Stepping stones to a rewarding career

Career pathways in viticulture

The growth of the Australian wine industry in recent years is a success story with Australia earning international recognition for technological excellence in wine making, product development and marketing.

A career in viticulture can be challenging and most rewarding, as this is where good wine starts. Different viticulture methods produce different qualities of grapes and therefore different styles of wines. Australian-trained winemakers are sought after around the world and the many large companies making wine can offer substantial wages and exciting career paths.

The sector also produces high quality eating grapes which are enjoyed either fresh or dried – sultanas, raisins, currants.

There are great employment and career opportunities in the sector for grape pickers and vineyard hands through to supervisors and viticulturists.

Jobs and qualifications

Assistant Farmhand Certificate I in Rural Operations »
Farmhand Certificate II in Agriculture or Production Horticulture »
Tradesperson Certificate III in Agriculture or Production Horticulture »
Supervisor Certificate IV in Agriculture of Production Horticulture »
Manager Diploma of Agriculture, Production Horticulture or Rural Business Management »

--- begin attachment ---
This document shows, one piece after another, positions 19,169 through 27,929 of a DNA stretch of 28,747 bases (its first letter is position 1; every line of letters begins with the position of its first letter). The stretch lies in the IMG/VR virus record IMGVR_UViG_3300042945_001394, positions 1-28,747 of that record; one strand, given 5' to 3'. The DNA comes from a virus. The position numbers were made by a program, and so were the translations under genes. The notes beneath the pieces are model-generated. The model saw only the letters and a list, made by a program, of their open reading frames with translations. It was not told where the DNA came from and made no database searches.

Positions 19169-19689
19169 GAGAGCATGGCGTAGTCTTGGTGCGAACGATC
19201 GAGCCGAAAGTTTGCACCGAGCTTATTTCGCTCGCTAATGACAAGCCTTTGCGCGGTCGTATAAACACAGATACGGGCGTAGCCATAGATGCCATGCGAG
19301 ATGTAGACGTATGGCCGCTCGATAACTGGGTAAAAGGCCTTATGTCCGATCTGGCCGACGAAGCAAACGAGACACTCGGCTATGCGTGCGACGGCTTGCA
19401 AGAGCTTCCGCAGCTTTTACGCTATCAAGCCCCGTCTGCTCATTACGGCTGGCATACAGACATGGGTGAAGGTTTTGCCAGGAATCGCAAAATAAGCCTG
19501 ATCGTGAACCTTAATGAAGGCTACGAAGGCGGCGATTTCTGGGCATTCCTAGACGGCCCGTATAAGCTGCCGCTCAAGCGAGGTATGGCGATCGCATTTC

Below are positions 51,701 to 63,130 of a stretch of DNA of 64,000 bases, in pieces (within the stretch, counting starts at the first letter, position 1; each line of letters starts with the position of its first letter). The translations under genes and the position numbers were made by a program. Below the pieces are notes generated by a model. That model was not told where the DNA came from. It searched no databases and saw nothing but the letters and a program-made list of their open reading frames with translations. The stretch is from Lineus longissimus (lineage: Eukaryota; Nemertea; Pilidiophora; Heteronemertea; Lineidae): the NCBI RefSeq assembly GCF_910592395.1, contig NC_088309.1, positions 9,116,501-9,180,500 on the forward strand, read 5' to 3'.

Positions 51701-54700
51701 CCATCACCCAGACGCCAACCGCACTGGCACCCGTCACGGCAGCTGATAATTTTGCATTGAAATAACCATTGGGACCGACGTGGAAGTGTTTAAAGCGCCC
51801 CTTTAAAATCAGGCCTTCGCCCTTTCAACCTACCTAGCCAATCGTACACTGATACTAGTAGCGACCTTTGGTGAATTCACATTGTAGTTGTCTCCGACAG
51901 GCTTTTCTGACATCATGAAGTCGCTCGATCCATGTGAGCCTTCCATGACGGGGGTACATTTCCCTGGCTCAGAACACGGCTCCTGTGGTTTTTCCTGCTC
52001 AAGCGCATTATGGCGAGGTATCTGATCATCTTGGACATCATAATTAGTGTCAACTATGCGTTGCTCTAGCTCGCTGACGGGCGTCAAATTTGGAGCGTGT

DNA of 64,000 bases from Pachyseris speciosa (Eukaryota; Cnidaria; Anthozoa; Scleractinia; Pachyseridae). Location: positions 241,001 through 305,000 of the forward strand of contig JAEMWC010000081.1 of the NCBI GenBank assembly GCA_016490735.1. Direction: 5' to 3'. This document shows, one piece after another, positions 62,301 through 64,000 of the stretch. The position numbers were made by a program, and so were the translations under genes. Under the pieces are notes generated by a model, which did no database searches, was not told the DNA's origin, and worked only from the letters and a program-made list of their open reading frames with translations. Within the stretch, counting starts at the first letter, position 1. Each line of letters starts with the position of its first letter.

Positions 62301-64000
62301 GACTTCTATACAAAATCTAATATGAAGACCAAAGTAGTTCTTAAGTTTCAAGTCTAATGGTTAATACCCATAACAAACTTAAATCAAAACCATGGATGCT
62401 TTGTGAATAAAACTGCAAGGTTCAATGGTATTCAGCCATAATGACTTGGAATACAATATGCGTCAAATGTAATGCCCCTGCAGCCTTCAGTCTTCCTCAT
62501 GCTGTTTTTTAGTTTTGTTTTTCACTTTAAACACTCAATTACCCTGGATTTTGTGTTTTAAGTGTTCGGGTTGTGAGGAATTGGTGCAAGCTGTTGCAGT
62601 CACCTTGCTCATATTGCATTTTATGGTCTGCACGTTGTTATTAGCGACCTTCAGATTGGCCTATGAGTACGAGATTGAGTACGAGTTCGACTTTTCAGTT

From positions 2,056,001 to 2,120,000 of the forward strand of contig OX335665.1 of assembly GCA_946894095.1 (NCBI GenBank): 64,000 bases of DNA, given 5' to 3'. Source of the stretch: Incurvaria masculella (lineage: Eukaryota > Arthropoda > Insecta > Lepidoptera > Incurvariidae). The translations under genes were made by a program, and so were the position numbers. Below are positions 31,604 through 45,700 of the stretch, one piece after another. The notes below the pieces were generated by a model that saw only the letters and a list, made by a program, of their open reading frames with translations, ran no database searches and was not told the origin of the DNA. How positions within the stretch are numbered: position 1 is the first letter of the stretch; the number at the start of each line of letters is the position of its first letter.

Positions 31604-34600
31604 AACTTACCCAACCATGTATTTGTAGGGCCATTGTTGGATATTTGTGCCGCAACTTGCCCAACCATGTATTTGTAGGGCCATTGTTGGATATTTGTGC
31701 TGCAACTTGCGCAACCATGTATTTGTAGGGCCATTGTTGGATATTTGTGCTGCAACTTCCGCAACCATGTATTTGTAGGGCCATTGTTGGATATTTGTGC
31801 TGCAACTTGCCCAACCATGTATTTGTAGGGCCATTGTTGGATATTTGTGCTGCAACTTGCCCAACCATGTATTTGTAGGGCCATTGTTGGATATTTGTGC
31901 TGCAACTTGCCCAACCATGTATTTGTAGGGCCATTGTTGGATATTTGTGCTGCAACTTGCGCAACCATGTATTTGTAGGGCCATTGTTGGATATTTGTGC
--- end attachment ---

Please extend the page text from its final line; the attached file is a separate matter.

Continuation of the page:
Business Manager Advanced Diploma of Agriculture or Rural Business Management »
Assistant Farmhand

Assistant farmhands are usually the first step in a career in the viticulture industry. Under direct supervision you would carry out planting and pruning vines and picking grapes and basic post harvest processes such as grading and sorting.


The production horticulture farmhand is likely to be involved in a wide range of growing and harvesting tasks under limited supervision. Tasks include operating tractors and equipment, irrigation activities, establishing and maintaining vines and treating weeds, pests and diseases.


The production horticulture tradesperson is responsible for a number of workers and planting, growing and harvesting activities. These include preparing soils for planting, vine plantings and maintenance, coordinating harvesting and and supervising work site activities.


The production horticulture supervisor will have significant responsibilities for managing planting, growing and harvesting activities. This includes developing wine nutrition programs, supervising staff, machinery and supplies and operating within budgets.


A viticulture manager is likely to have significant responsibilities in managing vineyard activities including. This will include property planning and management, crop management and production, staff management and business planning and operations.

Business Manager

The production horticulture business manager has the primary responsibility for ensuring the vineyard enterprise is successfully managed. Responsibilities include business planning, managing people, physical resources and business capital and marketing and promotion.